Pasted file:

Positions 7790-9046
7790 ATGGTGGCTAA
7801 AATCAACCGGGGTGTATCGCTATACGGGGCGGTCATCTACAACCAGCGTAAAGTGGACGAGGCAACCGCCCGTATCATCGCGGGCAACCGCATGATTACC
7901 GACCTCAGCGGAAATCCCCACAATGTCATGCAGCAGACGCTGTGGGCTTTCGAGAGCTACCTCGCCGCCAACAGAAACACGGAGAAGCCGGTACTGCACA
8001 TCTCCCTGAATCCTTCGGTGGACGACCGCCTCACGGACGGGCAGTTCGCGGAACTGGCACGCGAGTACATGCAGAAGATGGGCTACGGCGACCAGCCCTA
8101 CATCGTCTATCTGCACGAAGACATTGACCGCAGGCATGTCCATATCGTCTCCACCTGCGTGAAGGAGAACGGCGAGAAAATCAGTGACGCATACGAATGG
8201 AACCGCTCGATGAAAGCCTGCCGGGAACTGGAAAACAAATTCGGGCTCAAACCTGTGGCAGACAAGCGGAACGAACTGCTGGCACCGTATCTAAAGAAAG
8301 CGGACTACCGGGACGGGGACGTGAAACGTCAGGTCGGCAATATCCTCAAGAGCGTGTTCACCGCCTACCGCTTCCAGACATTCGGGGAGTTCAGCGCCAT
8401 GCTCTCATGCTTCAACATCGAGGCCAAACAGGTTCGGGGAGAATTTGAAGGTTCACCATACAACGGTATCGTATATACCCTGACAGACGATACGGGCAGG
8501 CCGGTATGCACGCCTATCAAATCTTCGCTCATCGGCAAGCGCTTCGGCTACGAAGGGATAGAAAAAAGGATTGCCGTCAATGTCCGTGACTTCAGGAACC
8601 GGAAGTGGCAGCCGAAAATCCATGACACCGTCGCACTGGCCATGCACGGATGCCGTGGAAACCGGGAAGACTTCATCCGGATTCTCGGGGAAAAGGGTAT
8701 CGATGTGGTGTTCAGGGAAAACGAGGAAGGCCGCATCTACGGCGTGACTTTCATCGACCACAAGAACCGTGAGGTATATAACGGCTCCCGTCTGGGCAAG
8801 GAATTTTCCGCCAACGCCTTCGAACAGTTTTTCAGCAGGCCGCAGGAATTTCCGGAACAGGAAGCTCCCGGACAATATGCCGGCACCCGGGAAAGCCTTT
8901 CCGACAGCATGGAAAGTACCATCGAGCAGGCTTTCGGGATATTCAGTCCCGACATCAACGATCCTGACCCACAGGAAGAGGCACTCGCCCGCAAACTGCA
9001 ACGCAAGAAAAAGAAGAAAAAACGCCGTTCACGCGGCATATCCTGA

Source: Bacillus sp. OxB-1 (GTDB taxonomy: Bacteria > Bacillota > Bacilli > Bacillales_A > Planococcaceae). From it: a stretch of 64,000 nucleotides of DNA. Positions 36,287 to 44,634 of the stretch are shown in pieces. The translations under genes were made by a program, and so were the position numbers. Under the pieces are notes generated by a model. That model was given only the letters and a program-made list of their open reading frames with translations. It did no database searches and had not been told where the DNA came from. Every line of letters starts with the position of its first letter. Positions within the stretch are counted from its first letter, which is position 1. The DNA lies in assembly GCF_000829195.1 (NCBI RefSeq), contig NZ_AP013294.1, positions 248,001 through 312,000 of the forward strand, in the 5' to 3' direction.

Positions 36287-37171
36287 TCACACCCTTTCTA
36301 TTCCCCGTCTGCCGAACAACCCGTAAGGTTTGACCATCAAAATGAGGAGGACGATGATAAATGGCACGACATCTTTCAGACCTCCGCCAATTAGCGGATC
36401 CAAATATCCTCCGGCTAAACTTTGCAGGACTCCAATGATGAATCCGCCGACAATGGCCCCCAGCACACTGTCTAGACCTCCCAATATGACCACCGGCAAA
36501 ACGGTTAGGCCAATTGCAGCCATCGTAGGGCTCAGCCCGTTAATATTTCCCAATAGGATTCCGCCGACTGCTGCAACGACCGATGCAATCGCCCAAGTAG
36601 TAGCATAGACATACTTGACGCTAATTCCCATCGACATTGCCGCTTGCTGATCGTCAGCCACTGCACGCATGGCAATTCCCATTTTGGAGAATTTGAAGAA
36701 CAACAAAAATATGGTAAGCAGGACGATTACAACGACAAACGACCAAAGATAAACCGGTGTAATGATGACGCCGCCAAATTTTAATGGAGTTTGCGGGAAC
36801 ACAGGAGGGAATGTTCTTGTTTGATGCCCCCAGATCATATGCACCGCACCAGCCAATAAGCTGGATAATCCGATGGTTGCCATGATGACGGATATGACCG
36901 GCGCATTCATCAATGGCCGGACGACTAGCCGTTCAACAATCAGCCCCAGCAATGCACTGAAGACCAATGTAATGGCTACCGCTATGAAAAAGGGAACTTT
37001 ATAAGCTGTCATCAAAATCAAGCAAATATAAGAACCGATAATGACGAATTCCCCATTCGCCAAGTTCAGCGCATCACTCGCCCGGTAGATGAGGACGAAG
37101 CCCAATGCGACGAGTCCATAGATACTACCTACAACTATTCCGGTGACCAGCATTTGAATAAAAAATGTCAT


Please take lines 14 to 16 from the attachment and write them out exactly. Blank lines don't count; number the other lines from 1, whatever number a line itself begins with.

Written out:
8901 CCGACAGCATGGAAAGTACCATCGAGCAGGCTTTCGGGATATTCAGTCCCGACATCAACGATCCTGACCCACAGGAAGAGGCACTCGCCCGCAAACTGCA
9001 ACGCAAGAAAAAGAAGAAAAAACGCCGTTCACGCGGCATATCCTGA

Source: Bacillus sp. OxB-1 (GTDB taxonomy: Bacteria > Bacillota > Bacilli > Bacillales_A > Planococcaceae). From it: a stretch of 64,000 nucleotides of DNA. Positions 36,287 to 44,634 of the stretch are shown in pieces. The translations under genes were made by a program, and so were the position numbers. Under the pieces are notes generated by a model. That model was given only the letters and a program-made list of their open reading frames with translations. It did no database searches and had not been told where the DNA came from. Every line of letters starts with the position of its first letter. Positions within the stretch are counted from its first letter, which is position 1. The DNA lies in assembly GCF_000829195.1 (NCBI RefSeq), contig NZ_AP013294.1, positions 248,001 through 312,000 of the forward strand, in the 5' to 3' direction.